These fingerlings potatoes are finding themselves on dinner plates at fancy restaurants and I’m sure they come to you at a dear cost to your wallet. Same as buying these small bags of fingerling potatoes in your own grocery stores.
On the other side of this silly issue I’m having with fingerling potatoes, I suppose little kids who may not want to eat potatoes ~ They might have a fascination for the tiny spuds on their tiny dinner plates using their tiny hands to hold these small spuds. I try to see both sides of many things that catch my eye, but why on earth would they charge you so much more for so much less of the simple tasty potato?
Just pondering over here…. So, if you garden and want to grow your own potatoes please do so, because it’s a lot of fun and you’ll wind up with a handful of those pricey fingerling potatoes in the mix…
What did I do with my home grown fingerling potatoes from container #1? You might be wondering…
I peeled, sliced, boiled them. Drained them in my handy dandy tiny colander, below…
Isn’t that just the cutest colander you’ve ever seen. Now, I know I didn’t need yet another colander for straining things, but if you think about it it’s just right for strawberries, blueberries, and now my newly grown Fingerling Potatoes. Just small enough and not too big.. This reminds me of the childhood story about Goldilocks and the Three Bears.
I don’t know why this reminded me of that childhood favorite story of mine, except for thinking about the stack of colanders I have in my kitchen or talking with you about children and their tiny hands, but on with what I made with the itty bitty potatoes…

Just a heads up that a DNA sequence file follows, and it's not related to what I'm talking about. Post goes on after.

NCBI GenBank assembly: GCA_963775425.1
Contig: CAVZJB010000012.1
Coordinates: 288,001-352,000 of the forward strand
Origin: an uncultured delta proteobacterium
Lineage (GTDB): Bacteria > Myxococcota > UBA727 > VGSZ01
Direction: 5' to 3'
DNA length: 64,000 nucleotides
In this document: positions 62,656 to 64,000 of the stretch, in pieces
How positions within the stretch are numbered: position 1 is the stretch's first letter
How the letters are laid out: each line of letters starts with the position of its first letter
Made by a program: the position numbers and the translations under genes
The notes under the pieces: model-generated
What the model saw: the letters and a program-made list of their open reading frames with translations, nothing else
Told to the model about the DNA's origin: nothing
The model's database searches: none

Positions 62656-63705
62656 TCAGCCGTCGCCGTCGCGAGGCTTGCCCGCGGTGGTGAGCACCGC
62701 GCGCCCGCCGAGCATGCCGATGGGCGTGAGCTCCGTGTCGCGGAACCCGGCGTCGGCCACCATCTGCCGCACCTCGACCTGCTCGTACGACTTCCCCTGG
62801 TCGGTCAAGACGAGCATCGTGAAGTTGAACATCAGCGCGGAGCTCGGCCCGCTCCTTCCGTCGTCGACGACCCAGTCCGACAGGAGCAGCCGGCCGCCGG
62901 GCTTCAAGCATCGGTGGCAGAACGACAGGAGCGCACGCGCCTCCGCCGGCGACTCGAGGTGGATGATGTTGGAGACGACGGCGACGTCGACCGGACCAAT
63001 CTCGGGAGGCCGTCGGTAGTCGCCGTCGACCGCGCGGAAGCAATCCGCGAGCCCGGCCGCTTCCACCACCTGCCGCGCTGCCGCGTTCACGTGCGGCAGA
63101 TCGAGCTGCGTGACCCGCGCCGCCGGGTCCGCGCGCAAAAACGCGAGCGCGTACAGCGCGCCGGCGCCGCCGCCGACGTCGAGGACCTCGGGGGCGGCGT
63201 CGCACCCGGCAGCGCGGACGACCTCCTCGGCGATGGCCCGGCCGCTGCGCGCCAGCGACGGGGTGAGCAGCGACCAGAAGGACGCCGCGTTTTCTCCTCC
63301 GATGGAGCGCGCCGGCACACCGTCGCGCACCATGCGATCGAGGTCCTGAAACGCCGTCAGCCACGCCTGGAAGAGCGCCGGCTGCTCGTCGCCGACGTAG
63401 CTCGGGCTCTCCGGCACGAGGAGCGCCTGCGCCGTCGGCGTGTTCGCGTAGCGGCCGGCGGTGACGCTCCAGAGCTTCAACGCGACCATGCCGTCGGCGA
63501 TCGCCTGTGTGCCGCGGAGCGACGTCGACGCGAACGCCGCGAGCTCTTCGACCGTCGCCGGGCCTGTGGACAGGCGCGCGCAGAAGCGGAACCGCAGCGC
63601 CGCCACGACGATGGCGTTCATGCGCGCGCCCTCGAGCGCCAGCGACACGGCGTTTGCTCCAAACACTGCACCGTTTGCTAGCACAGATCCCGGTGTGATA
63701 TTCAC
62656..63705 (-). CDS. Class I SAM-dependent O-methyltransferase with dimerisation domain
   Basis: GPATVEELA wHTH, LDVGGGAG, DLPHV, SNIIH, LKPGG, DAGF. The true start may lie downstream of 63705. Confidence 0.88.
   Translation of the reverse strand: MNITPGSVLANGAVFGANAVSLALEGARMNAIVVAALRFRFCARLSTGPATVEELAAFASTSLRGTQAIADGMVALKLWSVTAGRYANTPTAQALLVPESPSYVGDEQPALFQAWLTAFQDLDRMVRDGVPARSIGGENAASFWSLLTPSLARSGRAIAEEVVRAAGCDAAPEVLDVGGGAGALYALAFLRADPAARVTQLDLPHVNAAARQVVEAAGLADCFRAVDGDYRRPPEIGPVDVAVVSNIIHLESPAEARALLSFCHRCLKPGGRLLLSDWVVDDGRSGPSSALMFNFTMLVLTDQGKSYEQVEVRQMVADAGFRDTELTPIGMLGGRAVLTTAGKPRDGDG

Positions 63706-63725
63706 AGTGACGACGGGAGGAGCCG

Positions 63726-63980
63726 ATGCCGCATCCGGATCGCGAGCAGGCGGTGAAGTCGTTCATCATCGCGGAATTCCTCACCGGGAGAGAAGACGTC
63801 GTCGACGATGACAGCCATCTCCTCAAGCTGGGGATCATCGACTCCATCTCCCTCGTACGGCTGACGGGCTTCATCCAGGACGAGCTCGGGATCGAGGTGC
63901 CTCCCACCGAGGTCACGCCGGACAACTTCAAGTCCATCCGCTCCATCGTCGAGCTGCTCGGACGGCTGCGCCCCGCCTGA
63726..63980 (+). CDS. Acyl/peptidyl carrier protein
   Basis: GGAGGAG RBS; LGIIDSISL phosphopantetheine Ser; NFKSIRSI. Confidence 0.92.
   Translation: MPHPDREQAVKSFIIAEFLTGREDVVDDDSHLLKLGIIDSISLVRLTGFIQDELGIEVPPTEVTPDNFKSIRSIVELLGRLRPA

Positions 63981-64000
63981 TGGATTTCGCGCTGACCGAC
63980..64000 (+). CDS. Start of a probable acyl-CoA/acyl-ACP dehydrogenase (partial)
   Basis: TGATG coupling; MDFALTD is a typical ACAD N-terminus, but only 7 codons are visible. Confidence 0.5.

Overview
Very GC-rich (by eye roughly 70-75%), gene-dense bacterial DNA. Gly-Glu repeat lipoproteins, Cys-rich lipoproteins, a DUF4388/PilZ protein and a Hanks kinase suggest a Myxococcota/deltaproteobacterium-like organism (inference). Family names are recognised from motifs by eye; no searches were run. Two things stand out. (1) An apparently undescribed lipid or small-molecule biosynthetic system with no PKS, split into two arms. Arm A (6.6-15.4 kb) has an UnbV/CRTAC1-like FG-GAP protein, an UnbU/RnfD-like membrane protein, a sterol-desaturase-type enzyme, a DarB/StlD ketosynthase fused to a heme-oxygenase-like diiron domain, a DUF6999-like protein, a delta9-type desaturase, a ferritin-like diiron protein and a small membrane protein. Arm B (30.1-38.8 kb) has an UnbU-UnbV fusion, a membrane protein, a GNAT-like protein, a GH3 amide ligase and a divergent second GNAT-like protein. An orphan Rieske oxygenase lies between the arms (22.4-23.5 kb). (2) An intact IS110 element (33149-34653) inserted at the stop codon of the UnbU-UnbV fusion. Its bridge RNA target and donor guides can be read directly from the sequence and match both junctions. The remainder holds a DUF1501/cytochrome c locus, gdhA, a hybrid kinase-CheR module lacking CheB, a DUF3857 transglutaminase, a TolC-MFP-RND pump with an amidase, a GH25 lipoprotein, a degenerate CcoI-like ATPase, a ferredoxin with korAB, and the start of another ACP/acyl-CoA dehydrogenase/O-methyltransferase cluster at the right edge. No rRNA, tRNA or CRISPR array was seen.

I browned them in olive oil, adding chopped white onions. Letting them brown a little. Then walked out on the patio deck and cut a few Green onions and chives from my homemade garden trug. Broke a few eggs into the pan and cooked these all together, calling my daughter in for a nice brunch served with hot creamy buttered toast and a huge slice of tomato on the side. Yum.. Is all that I can say.. except for get growing next season and add potatoes to your garden…
Until next time…
I’ve noticed that the Zinnias will begin to form a flower bud, then the day before the flower opens it will bow half way and stay there, until it opens. I’ve yet to catch it rising back upright and opening since I’d need a time lapse camera. But, what a beautiful gift nature gave me yesterday morning.
Have a beautiful day
Until next time
I was watering a few plants from my deck barrel that I’ve filled with dish rinse water every evening. Lugging up and down the deck stairs, buckets of water is just not for me anymore. My shoulders and back tend to protest quite loudly by the end of the day.